Green Hydrogen Is No Silver Bullet, But Clean Energy Systems Might Be
Scope 3 strategies should seek ways to marshal market demand and supplier innovation to foster not only new energy technologies like green hydrogen, but clean energy systems that transform entire value chains.
Technology-as-savior is baked into the philosophy of our post-industrial era, so the pitch for green hydrogen sounds compelling. And yet, like other tech-dependent energy revolutions including superconductivity, modular nuclear reactors, and fusion energy, it is just one part of a portfolio of clean energy sources attempting to reverse growth in greenhouse gas emissions.
Better Than a Better Mousetrap
For supply chain leaders, the takeaway is not to simply sit back and wait for this process to play itself out. Rather, think in terms of “systems solutions,” as described by Agrawal, Gans, and Goldfarb in “Power and Prediction: The Disruptive Economics of Artificial Intelligence.”
Their research explains how technology transforms economics at three levels of increasing impact:
Point solutions, which apply the new tech to improve existing processes
Application solutions, which spawn new and better processes based on the tech
System solutions, which bundle tech, process, and network innovation to reinvent entire sectors
It’s the story behind the electrification of manufacturing, the rise of ecommerce retail, and the anticipated revolution of AI in knowledge industries. It’s a long-horizon game with definite winners and losers.
Supply chain leaders focusing on Scope 3 carbon can do more to get to net zero if they apply their buying power against a network strategy consciously designed to foster specific technologies at the appropriate level – point, application, or system – and in the right places. Green hydrogen should be embraced this way.
Decarbonizing the Steel Supply Chain
The New York Times’s recent front-page story on green hydrogen was anchored in an evocative tale of the Pilbara region of Western Australia where iron mines stretch for miles and gigantic equipment literally moves mountains to excavate, crush, sort and deliver iron ore to the world via truck, train, and ship. The article interviews Andrew Forrest who owns Fortescue Metals Group, which runs one of these mines, and is a big proponent of green hydrogen despite the “hundreds of billions” of investment dollars needed to develop it, and the operational challenges of transporting it in a liquefied state.
Forrest champions green hydrogen because of a unique combination of geographic characteristics in the Pilbara and operational needs of its main customer, the steel mills of China. Blast furnaces, supplied by ultra-heavyweight transportation, from a place with endless amounts of sun and wind make the vision of sprawling solar arrays and towering turbines electrolyzing water to isolate and liquefy carbon look financially viable. Forrest expects to save $1B per year by 2030 via switching to green hydrogen and a zero-emissions energy system.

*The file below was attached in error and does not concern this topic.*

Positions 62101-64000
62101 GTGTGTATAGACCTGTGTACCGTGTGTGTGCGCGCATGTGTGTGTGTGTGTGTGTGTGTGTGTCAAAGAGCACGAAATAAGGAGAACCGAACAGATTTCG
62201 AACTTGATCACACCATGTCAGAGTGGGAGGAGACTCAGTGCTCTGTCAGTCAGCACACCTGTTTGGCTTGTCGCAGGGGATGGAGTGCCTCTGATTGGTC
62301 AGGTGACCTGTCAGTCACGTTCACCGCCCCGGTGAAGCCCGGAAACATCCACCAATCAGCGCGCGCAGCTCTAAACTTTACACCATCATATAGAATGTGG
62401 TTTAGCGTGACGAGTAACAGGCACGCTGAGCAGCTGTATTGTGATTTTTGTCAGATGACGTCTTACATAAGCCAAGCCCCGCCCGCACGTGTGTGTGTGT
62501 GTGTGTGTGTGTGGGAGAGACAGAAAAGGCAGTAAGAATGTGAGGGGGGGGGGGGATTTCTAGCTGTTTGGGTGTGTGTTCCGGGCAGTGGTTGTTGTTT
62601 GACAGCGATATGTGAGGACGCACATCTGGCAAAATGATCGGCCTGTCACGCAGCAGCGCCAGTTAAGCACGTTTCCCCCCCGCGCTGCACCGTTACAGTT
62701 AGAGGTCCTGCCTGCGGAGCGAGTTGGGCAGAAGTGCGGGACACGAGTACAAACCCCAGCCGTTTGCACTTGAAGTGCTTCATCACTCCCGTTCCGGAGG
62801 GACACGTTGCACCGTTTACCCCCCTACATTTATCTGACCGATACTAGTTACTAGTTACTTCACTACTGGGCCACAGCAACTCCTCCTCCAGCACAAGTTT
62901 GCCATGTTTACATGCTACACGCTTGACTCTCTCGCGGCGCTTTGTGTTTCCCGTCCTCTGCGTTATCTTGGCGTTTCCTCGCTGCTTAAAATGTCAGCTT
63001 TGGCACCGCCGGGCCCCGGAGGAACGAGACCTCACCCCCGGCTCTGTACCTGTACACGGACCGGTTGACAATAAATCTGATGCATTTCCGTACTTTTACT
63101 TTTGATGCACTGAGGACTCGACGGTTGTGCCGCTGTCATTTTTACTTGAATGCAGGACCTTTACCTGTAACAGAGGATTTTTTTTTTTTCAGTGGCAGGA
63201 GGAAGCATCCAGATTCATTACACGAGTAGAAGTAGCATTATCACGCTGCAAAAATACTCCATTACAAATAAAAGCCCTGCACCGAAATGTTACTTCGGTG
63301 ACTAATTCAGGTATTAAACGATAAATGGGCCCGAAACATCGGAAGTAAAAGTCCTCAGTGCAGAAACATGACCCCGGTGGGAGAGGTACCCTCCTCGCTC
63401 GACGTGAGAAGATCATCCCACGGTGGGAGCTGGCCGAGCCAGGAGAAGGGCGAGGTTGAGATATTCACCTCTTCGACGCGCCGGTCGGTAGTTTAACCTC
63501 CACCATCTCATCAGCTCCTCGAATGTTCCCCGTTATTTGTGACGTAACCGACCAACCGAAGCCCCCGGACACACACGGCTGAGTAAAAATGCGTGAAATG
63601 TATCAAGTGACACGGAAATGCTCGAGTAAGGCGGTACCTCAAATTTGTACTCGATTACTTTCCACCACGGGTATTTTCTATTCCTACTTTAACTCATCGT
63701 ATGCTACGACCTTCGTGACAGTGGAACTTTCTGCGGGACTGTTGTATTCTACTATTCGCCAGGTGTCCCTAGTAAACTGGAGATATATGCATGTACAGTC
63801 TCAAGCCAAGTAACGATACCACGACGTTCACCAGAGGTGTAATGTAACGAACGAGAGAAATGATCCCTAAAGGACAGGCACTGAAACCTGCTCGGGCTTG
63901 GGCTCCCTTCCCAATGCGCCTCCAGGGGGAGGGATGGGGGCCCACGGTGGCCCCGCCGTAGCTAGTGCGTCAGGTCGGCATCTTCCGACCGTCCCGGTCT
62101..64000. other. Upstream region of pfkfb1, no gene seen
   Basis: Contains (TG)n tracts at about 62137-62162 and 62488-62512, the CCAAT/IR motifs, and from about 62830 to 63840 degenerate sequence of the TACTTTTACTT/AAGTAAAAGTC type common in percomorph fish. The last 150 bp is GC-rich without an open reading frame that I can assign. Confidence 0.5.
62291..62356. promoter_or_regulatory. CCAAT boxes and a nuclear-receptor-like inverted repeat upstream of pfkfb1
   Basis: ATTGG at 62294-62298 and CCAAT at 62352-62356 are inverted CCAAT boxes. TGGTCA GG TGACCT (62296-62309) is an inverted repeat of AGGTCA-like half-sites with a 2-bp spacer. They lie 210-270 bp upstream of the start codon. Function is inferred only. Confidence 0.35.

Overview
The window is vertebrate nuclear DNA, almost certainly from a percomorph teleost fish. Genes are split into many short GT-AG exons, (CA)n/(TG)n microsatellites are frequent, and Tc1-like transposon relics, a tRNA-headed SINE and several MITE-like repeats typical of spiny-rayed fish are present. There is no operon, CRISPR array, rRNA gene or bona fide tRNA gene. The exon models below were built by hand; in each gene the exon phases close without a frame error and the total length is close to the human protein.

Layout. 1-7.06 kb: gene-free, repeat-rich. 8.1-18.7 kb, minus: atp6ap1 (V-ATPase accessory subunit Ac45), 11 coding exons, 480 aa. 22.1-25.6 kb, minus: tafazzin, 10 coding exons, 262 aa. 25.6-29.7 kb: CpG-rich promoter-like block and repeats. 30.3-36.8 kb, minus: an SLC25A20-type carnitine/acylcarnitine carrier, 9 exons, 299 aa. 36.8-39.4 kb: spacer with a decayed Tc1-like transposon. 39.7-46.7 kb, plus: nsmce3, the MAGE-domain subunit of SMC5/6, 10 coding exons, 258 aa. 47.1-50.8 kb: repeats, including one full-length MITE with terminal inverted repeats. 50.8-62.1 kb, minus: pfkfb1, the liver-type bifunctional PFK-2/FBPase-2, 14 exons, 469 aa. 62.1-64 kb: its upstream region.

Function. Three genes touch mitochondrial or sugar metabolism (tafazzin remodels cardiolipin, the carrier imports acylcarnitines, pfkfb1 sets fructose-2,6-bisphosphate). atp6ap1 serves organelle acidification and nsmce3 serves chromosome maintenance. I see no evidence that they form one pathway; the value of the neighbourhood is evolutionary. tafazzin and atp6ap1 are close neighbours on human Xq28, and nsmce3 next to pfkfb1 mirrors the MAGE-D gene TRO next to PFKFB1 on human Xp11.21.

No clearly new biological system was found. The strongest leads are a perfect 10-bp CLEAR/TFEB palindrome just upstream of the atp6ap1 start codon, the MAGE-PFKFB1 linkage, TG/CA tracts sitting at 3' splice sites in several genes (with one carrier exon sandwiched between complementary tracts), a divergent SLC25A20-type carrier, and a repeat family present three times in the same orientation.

For big buyers of steel, this could be a great step toward cutting Scope 3 carbon. Combining the demand of dozens of steel buyers would speed green hydrogen’s rise in Australia’s ferrous metals business, and probably other advantaged situations like Brazil with its hydropower edge or the U.S., with incentives in the IRA.
System solutions imply a total rethink of the value chain. Fortescue is pushing this idea from the supply side, but it will work better if customers downstream pool their thinking about how consumers benefit as well as how they collectively drive network savings on both cost and carbon.
Decarbonizing Everything, Everywhere, All at Once
Getting to net zero is mostly a matter of transforming energy, which according to Climate Watch accounts for 73% of the 51B tons of CO2e emitted each year globally. This includes electrification and green fuels for transport, and also power generation systems that don’t run on fossil fuels. We have argued that nuclear energy belongs in the plan along with renewables, to supply power grids that sustain EV fleets, housing, commercial buildings, and industry.
No single breakthrough will get us there, so the unlock is not really about science as much as spotting, sponsoring, and driving system solutions that make long-shot economics work with scale and a viable business case at the consumer end of the line. Supply chain network designs, supplier carbon reporting requirements, material science developments, and last mile logistics innovations can be intentionally architected to work in harmony with these new energy sources.
Scope 3 strategies should seek ways to marshal market demand and supplier innovation to foster not only new energy technologies, but clean energy systems.